An analysis of two active regions shows that differently evolving ARs may produce major eruptive flares even when, in addition to the accumulation of significant free magnetic energy budgets, they accumulate large amounts of both left- and right-handed helicity without a strong dominance of one handedness over the other.
Another white-light flare was captured by HMI off the solar limb, this time with materials seen ejected from the Sun. A fraction of the ejecta was seen falling back to the Sun.
Electric current neutralization, which measures the ratio of direct current and return current inside active regions (ARs), is studied for a total of 30 AR samples. It is found that flare-productive ARs are more likely to exhibit non-neutralized currents than those flare-quiet ARs.
This study explores the magnetic triggers of recurrent active region jets. Both widely debated triggers, namely, flux cancellation and flux emergence, are associated alternatively to the apparently homologous jets.
Of three consecutive flares that occurred in a same active region within 4 hours, why were two non-eruptive and one eruptive? Non-linear force-free modeling suggest that breakout reconnection during the first two flares weakened the overlying field, allowing the flux rope to erupt in the third.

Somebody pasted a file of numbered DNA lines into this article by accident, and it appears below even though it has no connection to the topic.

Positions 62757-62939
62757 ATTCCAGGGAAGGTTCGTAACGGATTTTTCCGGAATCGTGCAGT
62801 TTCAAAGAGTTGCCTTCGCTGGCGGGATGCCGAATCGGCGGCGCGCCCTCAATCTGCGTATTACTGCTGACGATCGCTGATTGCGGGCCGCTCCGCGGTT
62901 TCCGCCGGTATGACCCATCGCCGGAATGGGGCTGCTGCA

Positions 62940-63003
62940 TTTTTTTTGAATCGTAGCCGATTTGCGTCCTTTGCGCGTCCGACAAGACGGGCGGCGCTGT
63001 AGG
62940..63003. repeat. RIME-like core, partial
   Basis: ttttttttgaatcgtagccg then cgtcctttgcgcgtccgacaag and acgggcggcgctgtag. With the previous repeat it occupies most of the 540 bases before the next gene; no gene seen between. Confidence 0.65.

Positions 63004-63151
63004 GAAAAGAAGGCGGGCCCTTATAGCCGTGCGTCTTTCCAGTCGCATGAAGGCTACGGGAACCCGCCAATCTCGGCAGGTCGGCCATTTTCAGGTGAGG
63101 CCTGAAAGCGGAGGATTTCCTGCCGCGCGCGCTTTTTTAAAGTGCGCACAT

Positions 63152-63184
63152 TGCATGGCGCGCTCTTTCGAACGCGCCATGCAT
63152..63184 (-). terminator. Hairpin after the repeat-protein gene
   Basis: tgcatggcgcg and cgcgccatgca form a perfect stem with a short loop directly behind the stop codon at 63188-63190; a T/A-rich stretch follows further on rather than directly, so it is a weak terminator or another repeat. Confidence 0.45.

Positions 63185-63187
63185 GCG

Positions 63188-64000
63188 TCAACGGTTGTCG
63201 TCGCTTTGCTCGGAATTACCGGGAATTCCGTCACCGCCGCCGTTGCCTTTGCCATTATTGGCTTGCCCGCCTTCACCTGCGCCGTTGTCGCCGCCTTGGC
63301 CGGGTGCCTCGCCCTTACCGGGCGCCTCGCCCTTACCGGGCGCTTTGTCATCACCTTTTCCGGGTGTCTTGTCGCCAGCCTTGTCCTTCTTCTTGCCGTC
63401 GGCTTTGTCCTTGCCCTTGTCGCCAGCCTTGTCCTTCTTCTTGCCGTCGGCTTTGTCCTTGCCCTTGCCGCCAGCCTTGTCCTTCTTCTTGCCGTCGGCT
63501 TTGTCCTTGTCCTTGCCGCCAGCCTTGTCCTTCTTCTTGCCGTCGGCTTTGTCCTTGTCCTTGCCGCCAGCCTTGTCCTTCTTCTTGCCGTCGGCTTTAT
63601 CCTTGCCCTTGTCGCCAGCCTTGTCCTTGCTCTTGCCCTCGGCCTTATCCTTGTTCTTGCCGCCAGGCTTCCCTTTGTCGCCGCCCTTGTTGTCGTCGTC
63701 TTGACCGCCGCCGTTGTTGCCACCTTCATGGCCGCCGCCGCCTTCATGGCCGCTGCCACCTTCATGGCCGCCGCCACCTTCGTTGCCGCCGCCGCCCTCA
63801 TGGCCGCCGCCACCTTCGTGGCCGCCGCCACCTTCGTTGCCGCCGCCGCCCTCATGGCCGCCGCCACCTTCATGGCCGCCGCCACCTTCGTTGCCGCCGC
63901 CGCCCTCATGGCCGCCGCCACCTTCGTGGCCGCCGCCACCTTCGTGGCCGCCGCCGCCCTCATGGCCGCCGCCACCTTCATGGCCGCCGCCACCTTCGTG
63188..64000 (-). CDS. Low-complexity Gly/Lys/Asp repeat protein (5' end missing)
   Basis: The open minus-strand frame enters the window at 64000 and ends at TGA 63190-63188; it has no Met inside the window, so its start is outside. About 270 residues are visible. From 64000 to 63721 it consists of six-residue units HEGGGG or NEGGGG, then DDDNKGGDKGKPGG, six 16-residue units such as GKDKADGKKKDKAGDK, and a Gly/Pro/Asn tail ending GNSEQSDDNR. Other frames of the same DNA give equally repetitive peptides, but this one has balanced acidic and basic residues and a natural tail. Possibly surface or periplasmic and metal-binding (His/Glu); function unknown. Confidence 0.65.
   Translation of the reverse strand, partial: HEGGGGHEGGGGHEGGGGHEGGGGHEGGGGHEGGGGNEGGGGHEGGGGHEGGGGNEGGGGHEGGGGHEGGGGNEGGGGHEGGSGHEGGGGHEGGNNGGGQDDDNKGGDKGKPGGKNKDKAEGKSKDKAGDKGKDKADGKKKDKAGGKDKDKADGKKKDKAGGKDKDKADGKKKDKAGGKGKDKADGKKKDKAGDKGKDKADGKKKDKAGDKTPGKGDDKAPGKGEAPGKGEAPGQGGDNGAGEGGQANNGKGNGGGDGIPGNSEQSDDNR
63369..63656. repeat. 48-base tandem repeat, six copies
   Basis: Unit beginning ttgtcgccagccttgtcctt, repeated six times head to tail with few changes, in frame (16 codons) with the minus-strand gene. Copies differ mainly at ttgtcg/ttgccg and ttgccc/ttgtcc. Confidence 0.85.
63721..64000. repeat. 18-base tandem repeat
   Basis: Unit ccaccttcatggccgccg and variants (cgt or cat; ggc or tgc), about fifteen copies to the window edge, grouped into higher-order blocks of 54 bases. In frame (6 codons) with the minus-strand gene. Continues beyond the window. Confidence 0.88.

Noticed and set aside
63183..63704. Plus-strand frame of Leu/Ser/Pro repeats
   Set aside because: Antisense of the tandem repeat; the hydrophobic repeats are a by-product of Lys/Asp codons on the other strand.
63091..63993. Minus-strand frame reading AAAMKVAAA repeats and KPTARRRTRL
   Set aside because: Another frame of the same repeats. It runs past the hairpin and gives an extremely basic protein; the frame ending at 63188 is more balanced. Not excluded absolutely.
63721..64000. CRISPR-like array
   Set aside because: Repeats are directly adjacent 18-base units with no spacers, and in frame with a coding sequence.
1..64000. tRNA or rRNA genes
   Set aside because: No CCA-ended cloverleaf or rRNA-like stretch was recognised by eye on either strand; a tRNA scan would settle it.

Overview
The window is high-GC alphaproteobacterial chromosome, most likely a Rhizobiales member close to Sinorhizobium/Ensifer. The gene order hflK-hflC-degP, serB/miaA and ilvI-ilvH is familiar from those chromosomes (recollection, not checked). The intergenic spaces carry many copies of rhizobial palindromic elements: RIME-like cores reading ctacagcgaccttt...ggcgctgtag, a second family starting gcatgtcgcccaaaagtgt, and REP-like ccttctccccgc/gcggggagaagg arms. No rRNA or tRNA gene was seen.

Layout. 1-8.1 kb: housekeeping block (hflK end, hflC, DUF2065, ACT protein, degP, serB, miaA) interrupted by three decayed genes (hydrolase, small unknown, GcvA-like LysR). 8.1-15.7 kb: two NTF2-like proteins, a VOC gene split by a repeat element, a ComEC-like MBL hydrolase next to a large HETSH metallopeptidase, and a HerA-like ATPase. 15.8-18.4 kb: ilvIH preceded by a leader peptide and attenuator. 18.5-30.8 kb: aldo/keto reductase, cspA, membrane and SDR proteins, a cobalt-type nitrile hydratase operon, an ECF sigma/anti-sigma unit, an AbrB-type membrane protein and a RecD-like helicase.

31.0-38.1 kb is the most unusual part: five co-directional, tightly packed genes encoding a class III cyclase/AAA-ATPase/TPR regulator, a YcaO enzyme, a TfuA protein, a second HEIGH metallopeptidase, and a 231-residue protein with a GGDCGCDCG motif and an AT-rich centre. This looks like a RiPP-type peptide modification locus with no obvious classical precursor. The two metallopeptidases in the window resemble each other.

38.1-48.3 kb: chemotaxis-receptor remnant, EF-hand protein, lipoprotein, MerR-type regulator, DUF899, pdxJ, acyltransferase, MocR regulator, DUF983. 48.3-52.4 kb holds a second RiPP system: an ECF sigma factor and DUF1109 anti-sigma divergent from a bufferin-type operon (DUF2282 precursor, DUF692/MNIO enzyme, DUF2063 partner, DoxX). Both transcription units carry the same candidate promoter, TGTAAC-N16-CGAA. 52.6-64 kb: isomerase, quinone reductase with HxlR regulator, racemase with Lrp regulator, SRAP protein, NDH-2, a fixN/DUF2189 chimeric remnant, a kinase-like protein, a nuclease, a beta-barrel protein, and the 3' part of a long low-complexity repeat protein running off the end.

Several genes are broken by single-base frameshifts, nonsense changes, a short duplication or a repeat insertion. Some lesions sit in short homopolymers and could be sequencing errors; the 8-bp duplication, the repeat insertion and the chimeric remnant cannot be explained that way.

Two flares occurred in a same active region above a same polarity inversion line, but one had a failed CME eruption but another one had a successful CME eruption. This study explored why that was the case.
Shearing motions and sunspot rotations found in NOAA AR 12673 are believed to lead the free energy buildup and flux rope formation, which are responsible for the two successive X-class flares.
AR12192, the largest active region in Solar Cycle 24, produced 6 X-class flares, but none of them were associated with a CME. However, a much weaker flare, of M4.0-class, was associated with a CME. Magnetic field and morphological changes are analyzed during these flares to understand why this is the case.
44 strong flares are analyzed, and a few factors are identified to determine whether a flare will be eruptive or confined.
What makes the limb flares detectable in visible lights, hydrogen recombination or Thomson scattering?